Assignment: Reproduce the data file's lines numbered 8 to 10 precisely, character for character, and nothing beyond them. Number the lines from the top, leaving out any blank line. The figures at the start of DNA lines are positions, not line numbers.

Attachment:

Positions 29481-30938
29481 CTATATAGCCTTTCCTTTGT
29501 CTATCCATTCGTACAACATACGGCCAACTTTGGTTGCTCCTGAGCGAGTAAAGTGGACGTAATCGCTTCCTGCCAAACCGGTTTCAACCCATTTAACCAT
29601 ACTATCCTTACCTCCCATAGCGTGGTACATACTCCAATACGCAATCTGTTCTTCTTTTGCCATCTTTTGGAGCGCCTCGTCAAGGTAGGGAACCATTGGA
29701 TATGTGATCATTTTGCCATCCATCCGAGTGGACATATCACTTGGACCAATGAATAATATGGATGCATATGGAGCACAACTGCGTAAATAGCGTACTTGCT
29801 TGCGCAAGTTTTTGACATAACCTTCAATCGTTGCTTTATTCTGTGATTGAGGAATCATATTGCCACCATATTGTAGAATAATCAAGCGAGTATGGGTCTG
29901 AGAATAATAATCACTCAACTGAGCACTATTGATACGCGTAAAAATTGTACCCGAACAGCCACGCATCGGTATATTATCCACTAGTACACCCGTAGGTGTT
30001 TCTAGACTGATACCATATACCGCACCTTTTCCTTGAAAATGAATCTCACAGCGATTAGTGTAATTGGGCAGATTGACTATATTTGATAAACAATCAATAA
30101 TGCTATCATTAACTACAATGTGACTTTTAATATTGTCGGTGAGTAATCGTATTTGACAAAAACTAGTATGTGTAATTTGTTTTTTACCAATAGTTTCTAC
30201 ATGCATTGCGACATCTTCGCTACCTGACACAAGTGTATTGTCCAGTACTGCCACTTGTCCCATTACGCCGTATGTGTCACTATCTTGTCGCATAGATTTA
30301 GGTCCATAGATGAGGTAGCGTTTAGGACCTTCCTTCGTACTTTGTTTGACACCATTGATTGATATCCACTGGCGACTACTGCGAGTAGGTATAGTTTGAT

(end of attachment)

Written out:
30001 TCTAGACTGATACCATATACCGCACCTTTTCCTTGAAAATGAATCTCACAGCGATTAGTGTAATTGGGCAGATTGACTATATTTGATAAACAATCAATAA
30101 TGCTATCATTAACTACAATGTGACTTTTAATATTGTCGGTGAGTAATCGTATTTGACAAAAACTAGTATGTGTAATTTGTTTTTTACCAATAGTTTCTAC
30201 ATGCATTGCGACATCTTCGCTACCTGACACAAGTGTATTGTCCAGTACTGCCACTTGTCCCATTACGCCGTATGTGTCACTATCTTGTCGCATAGATTTA